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Mysterious monoliths reported in Santa Clarita, Joshua Tree

“It was just weird.”

That’s how Santa Clarita resident Austin Dave described a 7-foot-tall monolith that mysteriously showed up at Canyon Country Park over the weekend, then just as mysteriously, disappeared.



Was it brought by aliens?

That’s one theory floating around about this and other shiny statues that have popped up around the globe, including one reported a few hours away in Joshua Tree in recent days and another two in Northern California, first in Atascadero and then another in San Luis Obispo County.

Metallic, mysterious monoliths have been spotted at random places around the globe, as far as Romania and England, creating a buzz by curious conspirators captivated by their sudden appearance in remote areas.

About two weeks ago, the Utah Department of Public Safety Aero Bureau was working with the Utah Division of Wildlife Resources to conduct a count of big horn sheep in a portion of southeastern Utah when they spotted an unusual object and landed nearby to investigate, reads a news release from the Utah’s Department of Public Safety.

The crew members found a metal monolith installed in the ground in a remote area of Red Rock, with no indication of who might have put it there.

The exact location – said to be a very remote area — wasn’t revealed due to safety reasons.

And whomever put it there did so without permission.

“Although we can’t comment on active investigations, the Bureau of Land Management would like to remind public land visitors that using, occupying, or developing the public lands or their resources without a required authorization is illegal, no matter what planet you are from,” reads a statement by the Bureau of Land Management:.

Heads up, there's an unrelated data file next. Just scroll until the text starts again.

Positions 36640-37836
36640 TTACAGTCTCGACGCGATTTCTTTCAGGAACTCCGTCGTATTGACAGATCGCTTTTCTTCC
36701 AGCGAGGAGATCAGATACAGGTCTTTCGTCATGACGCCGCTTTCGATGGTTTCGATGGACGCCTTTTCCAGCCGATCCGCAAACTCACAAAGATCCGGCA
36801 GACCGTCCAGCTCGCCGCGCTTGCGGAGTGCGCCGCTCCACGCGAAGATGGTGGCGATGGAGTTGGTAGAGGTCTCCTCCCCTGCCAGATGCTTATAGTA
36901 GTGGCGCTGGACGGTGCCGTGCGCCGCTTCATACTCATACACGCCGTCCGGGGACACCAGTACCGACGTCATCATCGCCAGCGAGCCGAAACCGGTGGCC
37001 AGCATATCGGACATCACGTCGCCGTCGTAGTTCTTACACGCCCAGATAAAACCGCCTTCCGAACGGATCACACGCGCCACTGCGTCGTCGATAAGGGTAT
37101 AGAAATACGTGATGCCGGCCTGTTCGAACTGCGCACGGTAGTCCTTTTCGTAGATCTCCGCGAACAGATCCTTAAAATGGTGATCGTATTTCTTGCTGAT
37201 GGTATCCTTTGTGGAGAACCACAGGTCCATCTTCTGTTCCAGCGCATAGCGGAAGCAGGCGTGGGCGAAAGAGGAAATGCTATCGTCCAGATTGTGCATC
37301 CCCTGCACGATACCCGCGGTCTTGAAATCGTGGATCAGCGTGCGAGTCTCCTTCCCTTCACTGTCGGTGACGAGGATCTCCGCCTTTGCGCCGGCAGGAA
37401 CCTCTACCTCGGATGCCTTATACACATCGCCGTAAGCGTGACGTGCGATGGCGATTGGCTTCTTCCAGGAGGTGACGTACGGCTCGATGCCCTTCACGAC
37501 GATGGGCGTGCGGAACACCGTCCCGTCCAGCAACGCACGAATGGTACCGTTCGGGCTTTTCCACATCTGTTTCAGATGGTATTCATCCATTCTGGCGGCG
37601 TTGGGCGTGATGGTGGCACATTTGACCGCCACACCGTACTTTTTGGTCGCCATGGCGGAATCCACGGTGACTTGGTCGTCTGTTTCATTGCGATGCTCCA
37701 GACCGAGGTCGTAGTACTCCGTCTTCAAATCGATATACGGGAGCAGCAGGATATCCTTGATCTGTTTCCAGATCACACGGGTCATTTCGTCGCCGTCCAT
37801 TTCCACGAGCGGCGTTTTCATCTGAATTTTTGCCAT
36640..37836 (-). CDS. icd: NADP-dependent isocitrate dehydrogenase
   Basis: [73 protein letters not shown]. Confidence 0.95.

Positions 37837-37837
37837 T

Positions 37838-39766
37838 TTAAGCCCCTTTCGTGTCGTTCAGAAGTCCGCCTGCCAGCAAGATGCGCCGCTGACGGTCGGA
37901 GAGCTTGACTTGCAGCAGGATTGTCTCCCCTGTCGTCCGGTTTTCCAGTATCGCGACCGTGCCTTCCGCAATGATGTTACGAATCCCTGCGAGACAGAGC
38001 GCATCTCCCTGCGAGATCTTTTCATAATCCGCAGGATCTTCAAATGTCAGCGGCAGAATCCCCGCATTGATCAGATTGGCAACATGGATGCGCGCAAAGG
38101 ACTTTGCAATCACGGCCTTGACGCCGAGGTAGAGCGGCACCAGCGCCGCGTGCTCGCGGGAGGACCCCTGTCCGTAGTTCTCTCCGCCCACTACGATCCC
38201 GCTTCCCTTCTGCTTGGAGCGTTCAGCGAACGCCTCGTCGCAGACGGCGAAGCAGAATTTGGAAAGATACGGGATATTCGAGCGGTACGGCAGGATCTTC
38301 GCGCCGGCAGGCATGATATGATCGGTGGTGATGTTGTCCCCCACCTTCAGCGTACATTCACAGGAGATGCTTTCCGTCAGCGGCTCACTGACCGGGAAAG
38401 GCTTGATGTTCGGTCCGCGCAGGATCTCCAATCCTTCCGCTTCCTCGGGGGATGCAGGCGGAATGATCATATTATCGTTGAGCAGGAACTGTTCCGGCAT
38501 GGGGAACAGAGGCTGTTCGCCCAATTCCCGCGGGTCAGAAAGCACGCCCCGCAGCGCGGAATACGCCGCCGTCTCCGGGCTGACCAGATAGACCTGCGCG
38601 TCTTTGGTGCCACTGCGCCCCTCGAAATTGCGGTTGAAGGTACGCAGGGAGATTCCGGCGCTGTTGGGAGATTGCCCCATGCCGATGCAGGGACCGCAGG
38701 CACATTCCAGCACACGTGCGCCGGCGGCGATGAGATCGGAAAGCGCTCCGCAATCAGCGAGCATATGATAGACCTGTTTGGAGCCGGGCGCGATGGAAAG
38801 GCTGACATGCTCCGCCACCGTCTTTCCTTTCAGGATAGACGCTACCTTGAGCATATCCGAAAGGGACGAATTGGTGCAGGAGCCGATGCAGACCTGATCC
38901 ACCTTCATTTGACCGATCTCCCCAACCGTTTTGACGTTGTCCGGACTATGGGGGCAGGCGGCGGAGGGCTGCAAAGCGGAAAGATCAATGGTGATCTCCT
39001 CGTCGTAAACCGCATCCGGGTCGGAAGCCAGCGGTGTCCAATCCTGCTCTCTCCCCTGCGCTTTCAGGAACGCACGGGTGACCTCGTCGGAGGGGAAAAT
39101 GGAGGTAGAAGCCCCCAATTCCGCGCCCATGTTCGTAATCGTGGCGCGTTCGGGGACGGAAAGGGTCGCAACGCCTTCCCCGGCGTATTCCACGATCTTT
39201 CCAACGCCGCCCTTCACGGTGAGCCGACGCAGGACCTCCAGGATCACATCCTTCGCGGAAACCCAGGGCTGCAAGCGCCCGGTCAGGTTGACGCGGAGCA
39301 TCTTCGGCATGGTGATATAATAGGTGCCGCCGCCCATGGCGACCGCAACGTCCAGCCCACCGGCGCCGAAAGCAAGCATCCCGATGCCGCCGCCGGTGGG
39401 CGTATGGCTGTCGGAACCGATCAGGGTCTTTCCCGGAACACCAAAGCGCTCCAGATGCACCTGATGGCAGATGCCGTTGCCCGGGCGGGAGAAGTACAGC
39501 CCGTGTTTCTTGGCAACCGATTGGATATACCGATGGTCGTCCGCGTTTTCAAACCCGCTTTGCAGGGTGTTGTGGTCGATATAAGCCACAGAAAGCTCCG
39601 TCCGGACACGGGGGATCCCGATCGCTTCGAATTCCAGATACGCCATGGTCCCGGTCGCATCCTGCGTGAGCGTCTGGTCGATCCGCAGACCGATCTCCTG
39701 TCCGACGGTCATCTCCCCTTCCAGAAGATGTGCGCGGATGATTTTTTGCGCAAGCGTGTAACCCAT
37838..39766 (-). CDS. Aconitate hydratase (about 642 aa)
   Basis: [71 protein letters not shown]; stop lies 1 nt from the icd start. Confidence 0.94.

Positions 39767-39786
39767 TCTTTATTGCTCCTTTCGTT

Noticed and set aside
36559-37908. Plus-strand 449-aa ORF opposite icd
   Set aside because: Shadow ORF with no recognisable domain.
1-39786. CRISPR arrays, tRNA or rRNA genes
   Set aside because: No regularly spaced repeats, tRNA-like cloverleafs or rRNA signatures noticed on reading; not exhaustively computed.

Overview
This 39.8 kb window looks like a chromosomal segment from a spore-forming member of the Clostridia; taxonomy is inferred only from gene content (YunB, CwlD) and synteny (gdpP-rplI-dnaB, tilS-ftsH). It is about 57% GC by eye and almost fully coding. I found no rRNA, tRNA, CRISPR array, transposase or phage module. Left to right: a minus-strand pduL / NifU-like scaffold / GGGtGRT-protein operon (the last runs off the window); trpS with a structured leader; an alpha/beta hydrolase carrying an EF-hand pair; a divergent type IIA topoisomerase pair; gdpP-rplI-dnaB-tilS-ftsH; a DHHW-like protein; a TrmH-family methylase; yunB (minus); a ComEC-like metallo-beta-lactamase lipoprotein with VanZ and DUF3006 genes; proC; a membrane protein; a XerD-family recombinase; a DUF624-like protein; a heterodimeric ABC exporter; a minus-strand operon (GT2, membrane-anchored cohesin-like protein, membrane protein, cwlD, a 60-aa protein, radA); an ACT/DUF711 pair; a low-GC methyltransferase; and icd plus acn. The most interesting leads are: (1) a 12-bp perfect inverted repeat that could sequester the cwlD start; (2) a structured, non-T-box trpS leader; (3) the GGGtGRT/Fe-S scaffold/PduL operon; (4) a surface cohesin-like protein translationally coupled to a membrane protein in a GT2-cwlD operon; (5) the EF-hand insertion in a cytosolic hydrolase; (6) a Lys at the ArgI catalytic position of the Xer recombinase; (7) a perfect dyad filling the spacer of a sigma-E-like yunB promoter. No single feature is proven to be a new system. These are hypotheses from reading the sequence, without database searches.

By Nov. 28, it was reported that the monolith had been removed by an “unknown party.”

The Santa Clarita monolith was also swiftly gone, but not before creating a buzz.

Dave said someone sent him a message about it on Saturday night with the location at Canyon Country Park.

The following day, he did the short hike and saw it just off the walking trail, calling it a “somewhat ominous” fixture.

Within half an hour, there were 50 or 60 people gathered around, taking photos. Some kids were hesitant to go near it, others crying as parents urged them to go next to it, he said.

“It was really an experience,” he said.

Dave thinks it was an imitation of others, more like a shiny laminated poster board. He said it had an LED light on it at night that would shine on it.

It has since been removed, replaced with a rock with a puzzling message, said Carrie Lujan, city of Santa Clarita spokesperson.

The rock reads: “There used to be a monolith here… now there is just a rock with boat Ben’s name on it.”

Some on social media point to The Most Famous Artist group, which posted a photo on its website of showing an “Authentic Alien Monolith” for sale for $45,000 with the words “Sold Out.”

Throughout its Instagram page, the group posted about the monoliths, but doesn’t come out right to claim credit.


Hannah Schwalde, spokesperson for Joshua Tree National Park, said there’s been inquiries about a monolith in the desert area, but so far they haven’t had any official reports of it on national park land.

“I tried to look up any information I could, but don’t have information from park rangers,” she said, noting it could have been outside of the national park’s purview.

While Joshua Tree has a love, respect and great relationship with the artist community, and even though the monoliths are cool, it’s important to remember national parks are protected areas and it’s important to preserve the natural landscape.

Schwalde said she’s heard about the installations popping up around the world through news articles and social media reports.

“I see why people are captivated by it,” she said.

Source: Orange County Register

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